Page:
Economists warn that another global economic slump could well be on the cards this year.  The world is more indebted today than it was before the onset of the global financial crisis at the end of 2007, and debt as we all know, has a crippling effect on governments, companies and individuals.

According to the Bank for International Settlements (a Switzerland-based international financial institution that serves as a bank for the world’s central banks), global debt at the close of 2017 was equal to a massive 217% of the world GDP, up more than 20% from 2007.  In emerging markets, debt is 50% higher.

The increase in debt in Europe and the US has come about largely because of the near zero interest rates that prevailed in these countries until 2017 while governments focused on resuscitating their battered economies.  With economic growth – albeit at relatively low levels – starting to gain momentum and inflation beginning to creep in, the US Federal Reserve started to increase interest rates in 2018.  This resulted in the flow of monetary investments away from emerging markets (e.g. South Africa where higher interest rates once compensated for perceived higher risks) to more stable, developed countries. Tell-tale signs of this trend are to be found in depreciating currencies, such as the Turkish Lira (and the Rand which, since June 2018, has shed close to 20% of its value vis a vis the US dollar).

The US, the world’s largest economy, has been on an economic growth trajectory for almost 10 years now which has seen the country’s unemployment rate dip below 4% – and given rise to the impression that all is well in that country.   However, on the two previous occasions when unemployment was close to these levels, the country found itself in a recession less than a year later. The impact of President Trump’s tariff hikes on the US, China and emerging markets is leaving its mark on business confidence;  exporters are worried and worried companies, as we have seen in South Africa, tend not to invest in business expansion.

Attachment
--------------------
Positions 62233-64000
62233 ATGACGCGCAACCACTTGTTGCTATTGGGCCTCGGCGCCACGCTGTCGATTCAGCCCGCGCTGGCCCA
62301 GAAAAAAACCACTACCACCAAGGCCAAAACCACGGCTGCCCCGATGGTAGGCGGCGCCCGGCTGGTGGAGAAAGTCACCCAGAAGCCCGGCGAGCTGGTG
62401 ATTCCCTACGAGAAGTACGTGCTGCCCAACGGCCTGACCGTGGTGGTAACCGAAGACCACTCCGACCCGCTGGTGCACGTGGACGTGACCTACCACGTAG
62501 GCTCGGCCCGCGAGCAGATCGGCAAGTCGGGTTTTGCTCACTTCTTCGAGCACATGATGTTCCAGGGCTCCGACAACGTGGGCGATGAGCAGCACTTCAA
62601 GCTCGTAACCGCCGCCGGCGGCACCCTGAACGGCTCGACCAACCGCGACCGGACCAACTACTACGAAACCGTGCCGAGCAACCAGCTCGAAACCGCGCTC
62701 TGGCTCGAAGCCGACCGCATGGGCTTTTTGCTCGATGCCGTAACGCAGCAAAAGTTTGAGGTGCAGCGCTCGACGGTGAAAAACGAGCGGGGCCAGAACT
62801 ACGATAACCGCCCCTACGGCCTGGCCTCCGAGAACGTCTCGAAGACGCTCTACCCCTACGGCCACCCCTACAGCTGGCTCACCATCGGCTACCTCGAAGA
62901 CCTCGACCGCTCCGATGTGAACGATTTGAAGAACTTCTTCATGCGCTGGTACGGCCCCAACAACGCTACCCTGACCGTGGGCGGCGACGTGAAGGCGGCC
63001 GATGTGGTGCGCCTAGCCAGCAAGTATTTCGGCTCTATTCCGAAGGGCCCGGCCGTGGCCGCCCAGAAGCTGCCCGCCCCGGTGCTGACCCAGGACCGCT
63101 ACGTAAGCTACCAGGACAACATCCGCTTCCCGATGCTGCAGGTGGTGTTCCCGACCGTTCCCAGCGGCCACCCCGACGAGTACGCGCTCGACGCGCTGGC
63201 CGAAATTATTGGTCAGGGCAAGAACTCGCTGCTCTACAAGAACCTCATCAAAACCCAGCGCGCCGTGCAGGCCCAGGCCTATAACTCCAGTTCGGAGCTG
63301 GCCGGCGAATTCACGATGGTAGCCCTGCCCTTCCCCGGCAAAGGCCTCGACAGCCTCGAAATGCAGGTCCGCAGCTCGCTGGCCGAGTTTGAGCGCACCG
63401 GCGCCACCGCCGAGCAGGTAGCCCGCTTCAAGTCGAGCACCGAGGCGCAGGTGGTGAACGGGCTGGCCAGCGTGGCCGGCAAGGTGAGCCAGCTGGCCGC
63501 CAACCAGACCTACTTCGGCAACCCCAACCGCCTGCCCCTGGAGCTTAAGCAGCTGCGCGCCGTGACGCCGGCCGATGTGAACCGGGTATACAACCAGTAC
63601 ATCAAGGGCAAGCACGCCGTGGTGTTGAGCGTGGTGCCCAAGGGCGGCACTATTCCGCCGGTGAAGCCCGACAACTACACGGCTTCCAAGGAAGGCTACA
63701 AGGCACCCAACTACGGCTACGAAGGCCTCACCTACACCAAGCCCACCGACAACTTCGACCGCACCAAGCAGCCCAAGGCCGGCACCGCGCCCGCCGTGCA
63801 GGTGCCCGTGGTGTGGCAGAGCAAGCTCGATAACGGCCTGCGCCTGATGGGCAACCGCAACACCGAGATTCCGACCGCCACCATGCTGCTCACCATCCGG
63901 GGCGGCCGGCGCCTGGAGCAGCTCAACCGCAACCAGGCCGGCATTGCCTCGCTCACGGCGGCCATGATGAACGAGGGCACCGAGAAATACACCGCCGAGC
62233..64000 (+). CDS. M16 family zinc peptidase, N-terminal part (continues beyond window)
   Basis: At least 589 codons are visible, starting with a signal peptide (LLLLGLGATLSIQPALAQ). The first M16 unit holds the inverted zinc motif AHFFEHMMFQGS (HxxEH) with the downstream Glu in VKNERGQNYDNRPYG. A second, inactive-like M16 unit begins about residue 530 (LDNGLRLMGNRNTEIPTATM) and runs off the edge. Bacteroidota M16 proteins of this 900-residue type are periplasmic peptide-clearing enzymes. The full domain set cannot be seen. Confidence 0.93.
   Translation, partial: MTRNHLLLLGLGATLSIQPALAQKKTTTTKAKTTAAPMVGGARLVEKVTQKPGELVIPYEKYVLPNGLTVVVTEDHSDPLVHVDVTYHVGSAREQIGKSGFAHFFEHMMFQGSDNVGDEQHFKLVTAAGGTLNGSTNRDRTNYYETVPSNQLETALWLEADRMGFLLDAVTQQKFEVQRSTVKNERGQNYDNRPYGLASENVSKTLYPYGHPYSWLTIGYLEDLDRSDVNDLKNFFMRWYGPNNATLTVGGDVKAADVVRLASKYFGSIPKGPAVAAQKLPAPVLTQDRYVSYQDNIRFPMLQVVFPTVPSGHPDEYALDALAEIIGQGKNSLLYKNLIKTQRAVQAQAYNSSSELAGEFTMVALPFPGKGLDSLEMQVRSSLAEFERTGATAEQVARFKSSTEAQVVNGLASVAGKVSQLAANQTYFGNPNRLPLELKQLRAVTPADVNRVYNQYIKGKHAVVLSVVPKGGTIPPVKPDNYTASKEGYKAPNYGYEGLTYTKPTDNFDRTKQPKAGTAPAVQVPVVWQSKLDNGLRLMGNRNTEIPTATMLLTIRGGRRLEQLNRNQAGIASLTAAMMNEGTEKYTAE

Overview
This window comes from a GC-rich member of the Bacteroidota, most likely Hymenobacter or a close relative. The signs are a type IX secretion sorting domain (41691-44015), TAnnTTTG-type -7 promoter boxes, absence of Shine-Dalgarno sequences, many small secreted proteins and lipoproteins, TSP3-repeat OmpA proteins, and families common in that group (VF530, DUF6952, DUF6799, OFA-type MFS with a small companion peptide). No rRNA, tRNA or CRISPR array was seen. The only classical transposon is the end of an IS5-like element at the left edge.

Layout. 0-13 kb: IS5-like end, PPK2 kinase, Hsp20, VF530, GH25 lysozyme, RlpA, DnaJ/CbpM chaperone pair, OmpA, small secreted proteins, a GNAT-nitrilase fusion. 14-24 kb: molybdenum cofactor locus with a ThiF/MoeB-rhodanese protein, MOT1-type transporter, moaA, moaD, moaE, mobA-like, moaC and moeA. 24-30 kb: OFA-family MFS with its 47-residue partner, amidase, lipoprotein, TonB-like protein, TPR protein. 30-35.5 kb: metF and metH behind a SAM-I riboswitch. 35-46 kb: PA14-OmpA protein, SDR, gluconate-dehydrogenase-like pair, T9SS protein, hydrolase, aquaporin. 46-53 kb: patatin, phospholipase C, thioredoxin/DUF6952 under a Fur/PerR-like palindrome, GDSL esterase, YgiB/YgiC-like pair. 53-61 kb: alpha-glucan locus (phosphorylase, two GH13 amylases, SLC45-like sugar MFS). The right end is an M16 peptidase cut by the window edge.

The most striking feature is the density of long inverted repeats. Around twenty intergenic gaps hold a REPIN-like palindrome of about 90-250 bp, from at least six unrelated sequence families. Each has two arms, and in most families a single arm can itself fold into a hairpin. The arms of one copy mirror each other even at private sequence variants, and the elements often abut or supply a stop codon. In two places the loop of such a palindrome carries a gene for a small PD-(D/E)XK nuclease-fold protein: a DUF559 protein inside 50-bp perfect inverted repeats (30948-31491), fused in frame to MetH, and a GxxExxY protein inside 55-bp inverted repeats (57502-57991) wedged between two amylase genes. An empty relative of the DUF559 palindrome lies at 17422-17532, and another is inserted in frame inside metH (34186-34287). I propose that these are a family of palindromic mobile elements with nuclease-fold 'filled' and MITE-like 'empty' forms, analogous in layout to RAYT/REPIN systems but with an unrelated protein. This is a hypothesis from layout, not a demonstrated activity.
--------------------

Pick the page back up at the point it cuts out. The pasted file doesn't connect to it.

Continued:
Apart from feeling the effects of the trade war, China is also facing internal problems.  Chinese household debt is currently more than 110% of disposable income, higher than in America, Japan and France.  In order to reduce rampant borrowing, the government has been restricting the availability of credit with the result that Chinese consumers, far from driving global economic growth as expected, are now spending less.

Meanwhile, Italy’s growing budget deficit (excess of expenditure over income derived from taxes) is affecting the stability of the euro, threatening to return the eurozone to a state of crisis – and the confusion over BREXIT is expected to have serious repercussions for Britain’s economy in the years ahead.

As companies across the globe scramble to secure business in what could soon be a shrinking global economy, how should South African companies be preparing to hold their own?

Savvy companies will lose no time in improving the skills of those personnel engaged in expanding and administering their exports and imports.  Survivors in tough economic times more often than not are those companies that are equipped to handle the challenges of doing business cost-effectively in a variety of markets, i.e. those companies that have ensured that their eggs are in more than one basket!  That way, if business shrinks in one market, the company’s trade with other countries ensure that money keeps flowing in…

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